U.S. News


Former VA Secretary Says He Didn't Resign, He Was Fired

A White House spokesperson said David Shulkin stepped down, but Shulkin says that's not true — and that could have big implications.
Posted at 1:35 PM, Apr 01, 2018

Former Veterans Affairs Secretary David Shulkin is maintaining he was fired by President Donald Trump and did not resign.

Shulkin told media outlets Sunday he never signed a resignation letter and that: "There would be no reason for me to resign. I made a commitment. I took an oath, and I was here to fight for our veterans." 

He's reiterating that statement after a White House spokesperson told Politico he stepped down. 

The particulars of Shulkin's departure may be more significant than they seem. Politico notes the Federal Vacancies Reform Act of 1998 gives the president broad power to appoint acting employees if an official "dies, resigns, or is otherwise unable to perform the functions and duties of the office." That rule might not necessarily apply if an official is fired.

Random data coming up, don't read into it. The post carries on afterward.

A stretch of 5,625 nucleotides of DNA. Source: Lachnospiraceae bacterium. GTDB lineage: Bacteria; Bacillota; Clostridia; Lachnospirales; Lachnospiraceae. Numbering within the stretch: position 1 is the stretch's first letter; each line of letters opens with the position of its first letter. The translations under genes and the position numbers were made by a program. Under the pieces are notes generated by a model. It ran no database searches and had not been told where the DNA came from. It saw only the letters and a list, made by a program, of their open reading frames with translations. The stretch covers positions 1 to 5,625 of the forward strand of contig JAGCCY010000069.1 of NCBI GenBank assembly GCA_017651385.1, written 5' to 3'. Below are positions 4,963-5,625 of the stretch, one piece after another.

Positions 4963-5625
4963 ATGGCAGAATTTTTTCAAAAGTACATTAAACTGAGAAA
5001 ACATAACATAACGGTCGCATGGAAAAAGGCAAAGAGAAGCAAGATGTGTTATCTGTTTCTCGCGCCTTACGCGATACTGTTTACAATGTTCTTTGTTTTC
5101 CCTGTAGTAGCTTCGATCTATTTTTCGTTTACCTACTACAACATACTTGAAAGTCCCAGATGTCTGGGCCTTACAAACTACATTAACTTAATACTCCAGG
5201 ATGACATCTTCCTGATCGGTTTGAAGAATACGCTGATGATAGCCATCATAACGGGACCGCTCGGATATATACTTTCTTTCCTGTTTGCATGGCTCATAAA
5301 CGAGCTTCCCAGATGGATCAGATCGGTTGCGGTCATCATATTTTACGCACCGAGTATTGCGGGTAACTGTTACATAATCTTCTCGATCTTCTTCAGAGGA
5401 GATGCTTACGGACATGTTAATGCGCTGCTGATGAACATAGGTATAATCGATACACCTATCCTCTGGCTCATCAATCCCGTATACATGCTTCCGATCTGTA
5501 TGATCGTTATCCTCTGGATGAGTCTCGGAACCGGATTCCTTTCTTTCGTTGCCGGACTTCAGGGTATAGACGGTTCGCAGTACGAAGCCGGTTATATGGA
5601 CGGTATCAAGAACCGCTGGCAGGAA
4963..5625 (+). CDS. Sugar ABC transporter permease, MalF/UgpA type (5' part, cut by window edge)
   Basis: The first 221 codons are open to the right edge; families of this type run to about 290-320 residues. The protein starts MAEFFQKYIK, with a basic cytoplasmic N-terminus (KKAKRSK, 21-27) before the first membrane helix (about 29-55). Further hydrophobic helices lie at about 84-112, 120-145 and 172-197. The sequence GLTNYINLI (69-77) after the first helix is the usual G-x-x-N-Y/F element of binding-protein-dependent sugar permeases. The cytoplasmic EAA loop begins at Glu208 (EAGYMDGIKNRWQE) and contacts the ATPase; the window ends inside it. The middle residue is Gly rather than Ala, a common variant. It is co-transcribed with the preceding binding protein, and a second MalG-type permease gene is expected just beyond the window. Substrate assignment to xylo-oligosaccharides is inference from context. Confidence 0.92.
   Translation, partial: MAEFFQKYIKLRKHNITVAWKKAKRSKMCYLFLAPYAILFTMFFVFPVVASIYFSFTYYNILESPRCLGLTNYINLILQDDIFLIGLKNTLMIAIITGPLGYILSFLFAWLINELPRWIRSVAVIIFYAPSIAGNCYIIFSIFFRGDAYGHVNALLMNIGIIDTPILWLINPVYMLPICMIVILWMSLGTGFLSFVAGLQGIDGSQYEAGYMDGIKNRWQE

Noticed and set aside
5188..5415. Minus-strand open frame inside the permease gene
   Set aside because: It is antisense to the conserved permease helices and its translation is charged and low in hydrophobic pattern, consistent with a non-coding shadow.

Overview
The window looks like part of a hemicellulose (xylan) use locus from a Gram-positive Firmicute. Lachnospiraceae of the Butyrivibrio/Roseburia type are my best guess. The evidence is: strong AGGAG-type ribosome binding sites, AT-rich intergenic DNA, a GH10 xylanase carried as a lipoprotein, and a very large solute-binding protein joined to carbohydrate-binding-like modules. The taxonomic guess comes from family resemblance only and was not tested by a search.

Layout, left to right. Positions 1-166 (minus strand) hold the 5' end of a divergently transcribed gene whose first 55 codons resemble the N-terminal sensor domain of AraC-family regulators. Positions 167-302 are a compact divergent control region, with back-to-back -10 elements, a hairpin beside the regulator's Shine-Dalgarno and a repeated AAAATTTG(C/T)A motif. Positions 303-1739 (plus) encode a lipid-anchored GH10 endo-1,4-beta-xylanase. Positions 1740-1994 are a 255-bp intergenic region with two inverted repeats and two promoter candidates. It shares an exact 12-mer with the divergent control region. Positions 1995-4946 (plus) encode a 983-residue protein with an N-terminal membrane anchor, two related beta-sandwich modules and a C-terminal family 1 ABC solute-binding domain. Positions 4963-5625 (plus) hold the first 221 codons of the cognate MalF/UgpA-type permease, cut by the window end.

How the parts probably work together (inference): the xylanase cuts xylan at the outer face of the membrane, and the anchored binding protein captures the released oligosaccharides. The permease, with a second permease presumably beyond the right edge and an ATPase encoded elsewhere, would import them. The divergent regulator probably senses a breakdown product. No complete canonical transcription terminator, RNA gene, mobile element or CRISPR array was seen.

A law professor at the University of Texas said it's an "open question," but that "there's reason to wonder if Congress would have wanted to give the president such broad ability to fill a vacancy he creates."

That’s significant because President Donald Trump bypassed the would-be next in line for Shulkin's job, VA Deputy Secretary Thomas Bowman, to personally appoint Defense Department official Robert Wilkie

The uncertainty leaves the door open for legal challenges to any policy decisions Wilkie makes while in office. But replacing fired officials may fall within the president's authority under the Federal Vacancies Reform Act, according to the Justice Department.

Additional reporting by Newsy affiliate CNN.